BRADEN HURSH

After four years and two EPs, Saskatoon’s Gunner & Smith independently released their first full-length album He Once Was A Good Man on Feb. 25.

As mainstays of the Saskatoon music scene, it’s fitting that Gunner & Smith recorded and produced their album at The Avenue Recording Studio located above Amigos Cantina, a popular venue for live music in Saskatoon.

Gunner & Smith’s sound is a warm combination of indie, country, folk and rock — making it difficult to give them a genre. Geoffrey Smith’s deep and driving vocals are both complemented and contrasted by the female vocals of Olya Kutsiuruba and Rachel Melena.

The deliberate pace of the lyrics found on He Once Was A Good Man is accentuated by short guitar solos, instrumental breaks and haunting harmonies that emphasize the tone of the music as a whole. Although Gunner & Smith’s music is not consistently upbeat or happy, it is honest and beautiful in its simplicity.

The combined genres of country, folk, indie and rock have started becoming more popular through acts like The Wooden Sky, Dan Mangan, The Head and the Heart, The Avett Brothers and Saskatoon-based The Deep Dark Woods.

Ryan Boldt, frontman for The Deep Dark Woods, produced He Once Was A Good Man. Boldt has a lot of first-hand experience and his influence can be heard throughout the album both lyrically and musically as he also played guitar on several tracks.

The songs found on He Once Was A Good Man examine topics that are personal and easy to relate to.

Opening track “Ease My Mind” talks about the inevitability of change experienced through time, while the title track “He Once Was A Good Man” speaks about dealing with situations that one has no control over.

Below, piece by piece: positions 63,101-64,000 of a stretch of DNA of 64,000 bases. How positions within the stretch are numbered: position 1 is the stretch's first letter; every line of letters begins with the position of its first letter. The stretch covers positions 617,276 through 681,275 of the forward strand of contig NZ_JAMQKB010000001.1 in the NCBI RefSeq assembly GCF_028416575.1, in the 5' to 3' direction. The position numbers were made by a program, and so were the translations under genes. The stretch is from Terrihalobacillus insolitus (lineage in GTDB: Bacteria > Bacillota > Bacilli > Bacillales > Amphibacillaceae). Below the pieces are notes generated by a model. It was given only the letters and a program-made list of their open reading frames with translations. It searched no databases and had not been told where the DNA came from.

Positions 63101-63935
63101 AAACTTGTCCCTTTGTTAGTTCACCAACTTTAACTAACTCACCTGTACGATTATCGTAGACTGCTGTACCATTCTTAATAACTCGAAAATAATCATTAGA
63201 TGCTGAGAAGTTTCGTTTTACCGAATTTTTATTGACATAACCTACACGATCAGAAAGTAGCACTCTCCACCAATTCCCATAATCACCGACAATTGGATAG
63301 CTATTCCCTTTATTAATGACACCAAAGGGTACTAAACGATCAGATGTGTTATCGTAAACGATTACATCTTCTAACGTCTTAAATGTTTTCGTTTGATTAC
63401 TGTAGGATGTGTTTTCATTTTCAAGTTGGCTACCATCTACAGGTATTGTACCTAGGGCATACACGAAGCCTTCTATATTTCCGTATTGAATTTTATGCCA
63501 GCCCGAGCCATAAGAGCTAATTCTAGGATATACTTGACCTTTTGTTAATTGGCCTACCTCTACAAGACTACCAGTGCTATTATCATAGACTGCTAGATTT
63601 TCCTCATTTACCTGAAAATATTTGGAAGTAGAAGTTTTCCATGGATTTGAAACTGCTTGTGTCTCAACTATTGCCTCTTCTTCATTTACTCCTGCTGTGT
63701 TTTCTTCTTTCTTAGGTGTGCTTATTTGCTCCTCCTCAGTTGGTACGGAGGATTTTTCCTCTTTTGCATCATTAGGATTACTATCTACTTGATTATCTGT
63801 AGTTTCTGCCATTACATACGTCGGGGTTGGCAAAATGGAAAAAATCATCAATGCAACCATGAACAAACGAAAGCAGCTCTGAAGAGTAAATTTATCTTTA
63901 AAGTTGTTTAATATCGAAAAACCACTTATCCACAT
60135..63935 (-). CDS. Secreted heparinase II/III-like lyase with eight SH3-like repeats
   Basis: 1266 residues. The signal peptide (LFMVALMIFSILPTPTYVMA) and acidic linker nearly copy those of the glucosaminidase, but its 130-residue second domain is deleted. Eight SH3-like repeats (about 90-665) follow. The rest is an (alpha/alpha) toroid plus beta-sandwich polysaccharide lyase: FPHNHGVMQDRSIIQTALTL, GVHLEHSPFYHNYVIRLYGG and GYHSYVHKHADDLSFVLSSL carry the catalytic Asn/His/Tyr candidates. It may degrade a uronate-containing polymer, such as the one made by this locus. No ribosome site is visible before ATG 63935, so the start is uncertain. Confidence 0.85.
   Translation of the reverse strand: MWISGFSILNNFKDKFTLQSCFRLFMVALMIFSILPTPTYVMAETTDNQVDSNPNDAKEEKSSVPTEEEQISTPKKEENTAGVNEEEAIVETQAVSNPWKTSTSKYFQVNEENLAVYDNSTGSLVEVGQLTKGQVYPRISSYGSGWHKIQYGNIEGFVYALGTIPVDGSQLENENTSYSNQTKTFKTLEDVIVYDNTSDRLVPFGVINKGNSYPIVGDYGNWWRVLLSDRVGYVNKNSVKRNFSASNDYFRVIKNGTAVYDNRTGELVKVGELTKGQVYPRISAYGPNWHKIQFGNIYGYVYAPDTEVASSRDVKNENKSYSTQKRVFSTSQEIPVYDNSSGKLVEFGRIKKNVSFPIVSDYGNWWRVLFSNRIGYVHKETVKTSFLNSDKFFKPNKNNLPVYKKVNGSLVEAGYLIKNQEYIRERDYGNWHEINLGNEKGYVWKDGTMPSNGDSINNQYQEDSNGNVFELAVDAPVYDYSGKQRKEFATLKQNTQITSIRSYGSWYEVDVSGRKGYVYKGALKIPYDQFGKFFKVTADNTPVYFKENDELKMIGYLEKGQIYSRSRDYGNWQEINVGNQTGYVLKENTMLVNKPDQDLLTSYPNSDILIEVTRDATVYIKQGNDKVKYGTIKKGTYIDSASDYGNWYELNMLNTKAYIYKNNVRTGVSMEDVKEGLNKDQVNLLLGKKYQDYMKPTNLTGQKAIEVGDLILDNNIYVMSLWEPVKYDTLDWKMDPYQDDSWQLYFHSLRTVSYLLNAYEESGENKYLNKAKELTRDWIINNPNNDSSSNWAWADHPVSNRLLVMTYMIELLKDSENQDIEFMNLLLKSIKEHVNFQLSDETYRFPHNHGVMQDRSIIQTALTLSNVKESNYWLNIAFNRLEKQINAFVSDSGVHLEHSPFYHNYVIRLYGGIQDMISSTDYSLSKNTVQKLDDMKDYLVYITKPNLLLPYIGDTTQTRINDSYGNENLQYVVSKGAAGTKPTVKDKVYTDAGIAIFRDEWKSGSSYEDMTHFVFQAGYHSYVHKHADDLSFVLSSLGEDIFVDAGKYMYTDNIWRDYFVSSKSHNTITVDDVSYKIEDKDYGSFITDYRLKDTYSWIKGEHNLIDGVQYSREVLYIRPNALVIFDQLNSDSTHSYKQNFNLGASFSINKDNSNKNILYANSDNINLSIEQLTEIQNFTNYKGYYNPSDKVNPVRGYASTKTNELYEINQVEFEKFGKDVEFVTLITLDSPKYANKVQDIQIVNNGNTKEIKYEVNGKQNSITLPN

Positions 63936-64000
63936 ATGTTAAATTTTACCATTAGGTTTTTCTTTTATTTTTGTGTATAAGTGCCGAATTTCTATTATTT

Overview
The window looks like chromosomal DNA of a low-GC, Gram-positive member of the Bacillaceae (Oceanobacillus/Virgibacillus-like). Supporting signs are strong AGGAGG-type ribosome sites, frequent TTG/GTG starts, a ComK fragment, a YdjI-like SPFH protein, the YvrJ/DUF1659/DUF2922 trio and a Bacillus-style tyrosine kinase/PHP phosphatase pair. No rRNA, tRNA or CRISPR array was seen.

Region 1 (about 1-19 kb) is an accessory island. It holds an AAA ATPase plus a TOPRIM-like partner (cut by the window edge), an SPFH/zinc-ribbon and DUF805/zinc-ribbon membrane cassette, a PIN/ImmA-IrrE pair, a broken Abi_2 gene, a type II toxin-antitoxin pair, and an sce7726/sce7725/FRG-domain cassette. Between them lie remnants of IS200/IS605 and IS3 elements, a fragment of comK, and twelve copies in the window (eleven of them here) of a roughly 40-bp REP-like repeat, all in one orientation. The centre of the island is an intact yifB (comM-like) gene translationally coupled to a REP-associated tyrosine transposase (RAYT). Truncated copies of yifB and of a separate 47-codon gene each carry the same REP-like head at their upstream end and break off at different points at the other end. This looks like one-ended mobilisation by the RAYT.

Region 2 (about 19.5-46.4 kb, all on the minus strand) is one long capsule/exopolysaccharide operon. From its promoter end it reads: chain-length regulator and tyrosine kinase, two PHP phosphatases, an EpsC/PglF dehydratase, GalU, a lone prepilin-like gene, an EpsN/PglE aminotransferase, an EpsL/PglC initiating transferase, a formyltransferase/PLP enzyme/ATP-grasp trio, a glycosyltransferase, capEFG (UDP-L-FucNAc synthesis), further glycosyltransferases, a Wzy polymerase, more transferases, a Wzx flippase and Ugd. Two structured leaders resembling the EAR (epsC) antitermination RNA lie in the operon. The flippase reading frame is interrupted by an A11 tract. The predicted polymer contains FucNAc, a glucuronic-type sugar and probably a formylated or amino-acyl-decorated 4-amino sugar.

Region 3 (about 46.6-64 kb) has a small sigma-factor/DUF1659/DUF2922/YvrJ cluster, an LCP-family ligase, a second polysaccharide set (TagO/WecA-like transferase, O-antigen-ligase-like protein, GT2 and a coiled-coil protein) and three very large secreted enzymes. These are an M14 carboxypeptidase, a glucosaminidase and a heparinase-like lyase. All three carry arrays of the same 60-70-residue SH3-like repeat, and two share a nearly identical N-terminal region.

A recurring theme of the album is the trials and tribulations of being on the road, as heard in tracks like “The Traveler” and “Drifting.” The latter borrows the lines, “Oh I hear my train a-comin/Rollin’ down the line/I have forgotten all my troubles/Like smoke drifting in the sky,” from traditional blues song writing.

The experiences of living on the road in close confines with bandmates and being away from home for extended periods are undoubtedly fertile ground for emotional songwriting.

Much of Gunner & Smith’s music is based around simply dealing with daily life. The feel of many of their songs relates to Saskatchewan in mid-winter and the lasting cold.

Lyrics like, “I can handle rejection/I can handle the night/And I can handle the cold winters too/But some things never change,” show that their music is not meant for a summer day. The colder, melancholy tone is balanced by a hopeful warmth that permeates through the music.

Currently wrapping up a tour that began at The Folk Alliance International in Kansas City on Feb. 21, Gunner & Smith then moved through Alberta, British Columbia and Saskatchewan — playing in Regina, Saskatoon and Moose Jaw last week.

Visit gunnerandsmith.com for more information on the band, upcoming shows and their new album. He Once Was A Good Man is available on iTunes.